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Northwest Renewables Manager Electrifies a Village

In coming weeks we’ll follow Northwest Renewables project manager Grant Neely on a remarkable adventure, bringing electricity and Internet access to the community center in the remote Peruvian native village of Mushuk Lamas.

For the project, Northwest Renewables is lending Grant to Portland-based solar charity Twende, which has electrified rural schools in Cambodia and Guatemala, along with doing major charity projects in the United States. We are proud to support Twende because, to us, solar power is more than a business; it’s also a cause, bringing the world desperately needed clean energy — and that is never more true than for electricity-starved communities like Mushuk Lamas.

NWR Project Manager Grant Neely

NWR Project Manager Grant Neely

In January Grant will join eleven other Twende volunteers in this coffee-growing village in the eastern Andean hills, where the Huallaga River flows from a steep canyon into the Amazon jungle. 25 indigenous families live here, speaking a unique blend of Andean Quechua and jungle Cahuapana, making their living from handcrafts and coffee, and guiding bird watchers and others who come to see the lush cloud forests of the surrounding Cordillera Escalera Conservation Area.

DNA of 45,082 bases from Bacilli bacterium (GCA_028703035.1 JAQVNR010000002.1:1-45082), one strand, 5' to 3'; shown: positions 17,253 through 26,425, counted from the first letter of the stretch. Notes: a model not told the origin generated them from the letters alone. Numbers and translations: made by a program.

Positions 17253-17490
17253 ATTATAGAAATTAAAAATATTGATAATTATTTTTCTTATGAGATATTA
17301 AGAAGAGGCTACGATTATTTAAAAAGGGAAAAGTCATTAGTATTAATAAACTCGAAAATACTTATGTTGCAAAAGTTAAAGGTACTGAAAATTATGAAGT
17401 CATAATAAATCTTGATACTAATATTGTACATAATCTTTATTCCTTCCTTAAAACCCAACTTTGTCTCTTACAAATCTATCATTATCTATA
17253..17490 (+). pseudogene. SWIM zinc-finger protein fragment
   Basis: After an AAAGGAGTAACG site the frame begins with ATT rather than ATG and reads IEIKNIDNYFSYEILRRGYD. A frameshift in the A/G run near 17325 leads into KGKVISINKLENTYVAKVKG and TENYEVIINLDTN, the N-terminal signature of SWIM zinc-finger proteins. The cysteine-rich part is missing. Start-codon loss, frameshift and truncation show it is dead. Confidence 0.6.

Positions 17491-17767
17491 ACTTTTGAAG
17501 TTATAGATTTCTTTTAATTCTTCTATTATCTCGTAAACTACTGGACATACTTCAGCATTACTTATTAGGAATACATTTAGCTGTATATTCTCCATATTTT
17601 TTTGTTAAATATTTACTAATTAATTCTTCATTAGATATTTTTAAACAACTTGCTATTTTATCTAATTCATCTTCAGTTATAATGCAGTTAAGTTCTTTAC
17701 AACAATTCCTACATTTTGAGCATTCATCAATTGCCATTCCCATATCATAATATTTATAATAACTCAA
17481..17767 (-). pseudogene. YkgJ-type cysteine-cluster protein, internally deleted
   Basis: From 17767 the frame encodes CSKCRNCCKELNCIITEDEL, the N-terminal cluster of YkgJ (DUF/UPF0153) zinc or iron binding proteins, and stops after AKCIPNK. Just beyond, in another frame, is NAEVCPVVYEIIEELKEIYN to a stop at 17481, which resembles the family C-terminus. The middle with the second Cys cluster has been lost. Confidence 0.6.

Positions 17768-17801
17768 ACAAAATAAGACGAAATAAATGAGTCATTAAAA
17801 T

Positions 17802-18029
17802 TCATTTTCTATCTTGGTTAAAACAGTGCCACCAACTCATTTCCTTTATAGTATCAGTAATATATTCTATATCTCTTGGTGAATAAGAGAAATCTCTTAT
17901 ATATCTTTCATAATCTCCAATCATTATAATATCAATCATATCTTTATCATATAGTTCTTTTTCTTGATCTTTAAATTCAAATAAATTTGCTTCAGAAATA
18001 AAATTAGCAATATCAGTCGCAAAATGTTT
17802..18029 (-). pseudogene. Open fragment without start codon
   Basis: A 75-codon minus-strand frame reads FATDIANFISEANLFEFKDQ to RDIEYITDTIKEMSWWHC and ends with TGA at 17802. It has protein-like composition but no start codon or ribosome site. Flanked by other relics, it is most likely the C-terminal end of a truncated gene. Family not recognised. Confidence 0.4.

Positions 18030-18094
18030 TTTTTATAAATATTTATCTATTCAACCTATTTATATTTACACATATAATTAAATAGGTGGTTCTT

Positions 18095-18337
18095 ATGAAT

The coffee is the main thing. Picked on nearby hillside plantations, Mushuk Lamas’s beans are laboriously depulped, dried and peeled by hand, limiting both production and the villagers’ time for other work. With electricity, the coffee drying and peeling process can be automated, improving coffee quality and bringing the village more income.

With electricity, all of the village’s children can study at night — not only those whose families can afford expensive kerosene lamps and flashlights.

With electricity, villagers can refrigerate food.

With electricity, villagers can access the Internet via a wireless connection to nearby Tarapoto, using donated laptop computers the Twende volunteers will leave behind.

Soon, this electricity will come from 24 solar panels and a bank of  lithium-ion batteries installed by Twende — all of it carried miles up Andean mountainsides to the village, by backpack and burro. We look forward to seeing Grant return with quads the size of tree trunks!

Follow us as we keep you posted on Grant’s exciting venture.

Meanwhile, you can join the effort! Chip in a few dollars to help cover materials and expenses for the Mushuk Lamas project:

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